New Macau bishop: Faith and Chinese values live together for the well-being of society
It is the wish expressed by the new bishop, Mgr. Stephen Lee Bun-sang during the ceremony of installation in his new diocese. The pastoral commitment "will start from the family and the education of young people, key to a harmonious society." Relations between China and the Vatican not purpose of his appointment, but "I will keep an eye on". The Church of Macau is and will be a help to the Catholics of China ".
Macau (AsiaNews) – Newly installed Bishop Stephen Lee Bun-sang of Macao has called local Catholics to unite and live out the Catholic faith and the Chinese values for the well-being of society.
The installation Mass took place on Jan. 23 at the Cathedral of the Nativity of Our Lady in Macau at the celebration of the 440th anniversary of the establishment of Macao diocese. The Cathedral was packed with more than 1,000 Catholics, including dozens from Hong Kong and mainland China.
Retired Bishop Jose Lai of Macao, Auxiliary Bishop Joseph Ha of Hong Kong, three papal delegates from Hong Kong and Taipei, and more than 50 priests in Macao and Hong Kong concelebrated.
Raimundo Arrais do Rosário, Macau government's secretary for transport and public works, attended the installation. On Jan. 22, Chief Executive Fernardo Chui Sai-on received Bishops Lai and Lee at the government office, noting the respect of freedom of religion practiced in Macao according to the Basic Law, and his government expects a continued cooperation with the Catholic Church in education, social work and humanitarian works.
At the Mass, Bishop Lai described the new shepherd as “holy and learned” and “with wisdom”, and hoped Bishop Lee would adhere to the two missions of Macau diocese – to proclaim the Gospel and to be a bridge of the East-West cultural exchanges. These two missions have been carried by the missionaries and local Church in Macao for centuries, said the 70-year-old Bishop Lai, whose resigned on medical reasons.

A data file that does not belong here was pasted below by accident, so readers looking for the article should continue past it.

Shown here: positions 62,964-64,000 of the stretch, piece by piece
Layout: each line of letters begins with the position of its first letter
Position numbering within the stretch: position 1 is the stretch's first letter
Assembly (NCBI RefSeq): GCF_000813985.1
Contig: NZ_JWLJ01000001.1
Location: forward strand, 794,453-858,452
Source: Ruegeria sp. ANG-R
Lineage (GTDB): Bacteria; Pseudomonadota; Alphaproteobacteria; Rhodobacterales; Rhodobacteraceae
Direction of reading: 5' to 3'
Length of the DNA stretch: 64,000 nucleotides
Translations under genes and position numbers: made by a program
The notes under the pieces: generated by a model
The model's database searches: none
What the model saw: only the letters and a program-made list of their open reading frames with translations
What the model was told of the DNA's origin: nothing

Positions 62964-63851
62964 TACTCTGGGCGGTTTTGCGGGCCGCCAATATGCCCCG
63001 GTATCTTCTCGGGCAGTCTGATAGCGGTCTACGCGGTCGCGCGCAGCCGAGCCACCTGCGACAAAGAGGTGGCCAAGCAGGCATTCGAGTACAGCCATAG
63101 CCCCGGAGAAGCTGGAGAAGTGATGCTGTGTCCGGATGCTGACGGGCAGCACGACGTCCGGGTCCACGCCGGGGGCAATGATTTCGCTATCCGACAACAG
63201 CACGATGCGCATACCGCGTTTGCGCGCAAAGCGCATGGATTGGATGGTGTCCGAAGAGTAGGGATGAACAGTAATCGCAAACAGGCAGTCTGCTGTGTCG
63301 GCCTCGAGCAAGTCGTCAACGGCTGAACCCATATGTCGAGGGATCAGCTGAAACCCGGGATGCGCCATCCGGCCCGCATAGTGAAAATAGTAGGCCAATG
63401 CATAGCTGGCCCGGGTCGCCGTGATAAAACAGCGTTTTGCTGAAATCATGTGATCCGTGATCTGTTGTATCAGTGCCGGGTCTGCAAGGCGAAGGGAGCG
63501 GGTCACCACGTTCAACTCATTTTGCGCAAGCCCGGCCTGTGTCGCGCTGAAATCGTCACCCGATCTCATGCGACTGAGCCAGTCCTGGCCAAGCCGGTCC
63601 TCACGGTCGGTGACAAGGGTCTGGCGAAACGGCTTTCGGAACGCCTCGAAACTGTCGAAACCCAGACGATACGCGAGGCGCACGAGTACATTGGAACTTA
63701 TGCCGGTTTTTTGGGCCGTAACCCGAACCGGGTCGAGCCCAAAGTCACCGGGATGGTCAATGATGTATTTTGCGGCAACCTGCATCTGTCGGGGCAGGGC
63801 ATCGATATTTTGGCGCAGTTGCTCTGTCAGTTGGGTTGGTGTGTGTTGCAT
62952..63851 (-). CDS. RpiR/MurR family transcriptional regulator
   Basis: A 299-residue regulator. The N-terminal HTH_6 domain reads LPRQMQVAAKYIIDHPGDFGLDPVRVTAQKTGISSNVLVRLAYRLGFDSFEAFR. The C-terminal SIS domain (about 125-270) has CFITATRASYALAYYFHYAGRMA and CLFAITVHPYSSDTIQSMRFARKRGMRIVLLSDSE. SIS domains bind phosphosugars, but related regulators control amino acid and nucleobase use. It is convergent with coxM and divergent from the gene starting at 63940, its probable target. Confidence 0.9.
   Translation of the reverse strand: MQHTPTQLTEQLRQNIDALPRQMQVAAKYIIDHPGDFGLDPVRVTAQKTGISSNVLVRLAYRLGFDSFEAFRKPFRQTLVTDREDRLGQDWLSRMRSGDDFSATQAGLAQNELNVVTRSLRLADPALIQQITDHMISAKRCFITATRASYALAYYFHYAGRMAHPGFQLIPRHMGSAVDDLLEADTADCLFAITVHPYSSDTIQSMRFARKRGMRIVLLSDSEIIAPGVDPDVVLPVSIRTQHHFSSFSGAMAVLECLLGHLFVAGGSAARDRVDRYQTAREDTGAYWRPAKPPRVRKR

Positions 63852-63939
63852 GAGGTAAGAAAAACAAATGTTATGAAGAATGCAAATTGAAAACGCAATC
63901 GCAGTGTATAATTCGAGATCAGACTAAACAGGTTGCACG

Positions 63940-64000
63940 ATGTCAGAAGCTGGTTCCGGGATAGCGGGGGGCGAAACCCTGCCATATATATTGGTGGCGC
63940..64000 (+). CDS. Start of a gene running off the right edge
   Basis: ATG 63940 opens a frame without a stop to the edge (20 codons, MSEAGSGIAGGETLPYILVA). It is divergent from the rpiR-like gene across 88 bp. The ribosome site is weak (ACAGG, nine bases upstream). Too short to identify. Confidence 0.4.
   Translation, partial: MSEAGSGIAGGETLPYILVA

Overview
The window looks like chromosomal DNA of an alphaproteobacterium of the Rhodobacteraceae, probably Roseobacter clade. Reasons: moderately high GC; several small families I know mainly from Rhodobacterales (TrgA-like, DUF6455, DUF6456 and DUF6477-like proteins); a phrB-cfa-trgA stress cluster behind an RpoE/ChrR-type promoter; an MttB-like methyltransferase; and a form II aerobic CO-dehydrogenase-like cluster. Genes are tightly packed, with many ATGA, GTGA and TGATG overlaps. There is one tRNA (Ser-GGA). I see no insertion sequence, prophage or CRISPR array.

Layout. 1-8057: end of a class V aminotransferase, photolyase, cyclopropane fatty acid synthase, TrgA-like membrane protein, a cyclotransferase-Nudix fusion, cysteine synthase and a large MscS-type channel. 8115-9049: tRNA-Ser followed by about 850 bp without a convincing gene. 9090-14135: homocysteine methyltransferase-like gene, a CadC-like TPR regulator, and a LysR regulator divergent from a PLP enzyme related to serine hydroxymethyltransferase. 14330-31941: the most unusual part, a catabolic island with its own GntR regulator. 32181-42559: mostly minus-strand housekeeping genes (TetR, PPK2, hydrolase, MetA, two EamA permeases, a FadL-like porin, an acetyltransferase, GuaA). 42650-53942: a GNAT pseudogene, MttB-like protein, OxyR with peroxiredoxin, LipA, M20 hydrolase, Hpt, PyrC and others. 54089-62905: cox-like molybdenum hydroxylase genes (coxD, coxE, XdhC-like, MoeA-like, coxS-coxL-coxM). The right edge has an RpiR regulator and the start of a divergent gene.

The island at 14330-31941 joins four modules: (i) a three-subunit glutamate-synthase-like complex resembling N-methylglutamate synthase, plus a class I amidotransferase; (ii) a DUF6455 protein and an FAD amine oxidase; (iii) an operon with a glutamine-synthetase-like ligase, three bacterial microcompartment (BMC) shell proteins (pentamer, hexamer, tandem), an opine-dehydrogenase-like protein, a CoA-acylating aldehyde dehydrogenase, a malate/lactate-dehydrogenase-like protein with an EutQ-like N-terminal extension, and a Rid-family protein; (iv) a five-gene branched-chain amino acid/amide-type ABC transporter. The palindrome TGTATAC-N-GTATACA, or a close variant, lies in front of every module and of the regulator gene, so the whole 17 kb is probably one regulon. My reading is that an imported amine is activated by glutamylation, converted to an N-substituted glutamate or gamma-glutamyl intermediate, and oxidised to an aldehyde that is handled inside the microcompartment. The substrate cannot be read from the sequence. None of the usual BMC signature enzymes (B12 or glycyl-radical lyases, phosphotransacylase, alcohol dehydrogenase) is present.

Bishop Lee, 59, told the faithful at the end of Mass that as a newcomer to the diocese, he could not talk any plans now, but hoped the faithful would unite as his episcopal coat of arms reads: "ut omnes unum sint" - "that they all may be one" (John 17:21). He said he would visit all the parishes and to listen to views on how to promote evangelization and cultural exchanges in the diocese.
Bishop Lee spoke in Chinese, English and Portuguese, a language he began to learn.
Bishop Lee told reporters after the Mass that it was also important for Catholics and people in Macau to spread the Chinese values of “cultivating oneself, putting family in order, governing the state, and pacifying the world”, quoting the Chinese “Confucian Analects”. The families and marriages, education and young people’s formation are of his concerns, he added, and for the well-being of the society.
On China-Vatican relation, he told reporters that it is not the purpose of his appointment, but he “would concern this issue”. His appointment by Pope Francis was on the basis of the needs of the evangelization and services of the Church in Macau, he said.
Regarding China, he said, the systems of Macau and mainland are different, but he would strive to assist in the areas of formation and needs of the Church.
Asked if the local Church would speak out on social issues in accord with Catholic social teaching, Bishop Lee told reporters that he knew little about the diocese, but would consult local priests on such matters. The most important thing is to have love as the starting point. He hopes the local people have a heart of peace and live harmoniously together and for the well-being of the society.
Bishop Lee, who speaks Chinese, English and Spanish, said he did not worry about having an obstacle to communicate with the Portuguese-speaking Catholics in Macau. Earlier, he told “O Clarim”, a Church publication in Macao: “I don’t speak Portuguese, but I intend to learn. I speak Spanish, which is similar to Portuguese. I know that I will be helped. Portuguese is an official language of Macao. We will keep it as it is, whether in the Mass, our Church activities, or in the different organizations.”
Published online Jan. 23 in English, Portuguese and Chinese, the “O Clarim” report quoted Bishop Lee on Jan. 18, two days after the announcement that the appointment was “a surprise” to him. It was “less than two weeks back when the representative of the Holy See in Hong Kong informed him about the Pope’s desire,” he said.
A composer Aurelio Porfiri wrote a hymn in Latin dedicated to the new Bishop of Macao, titled “Oremus Pro Antistite Nostro Stephano” in January 2016. He directed a concert Macao in May 2015 commemorating Father Matteo Ricci.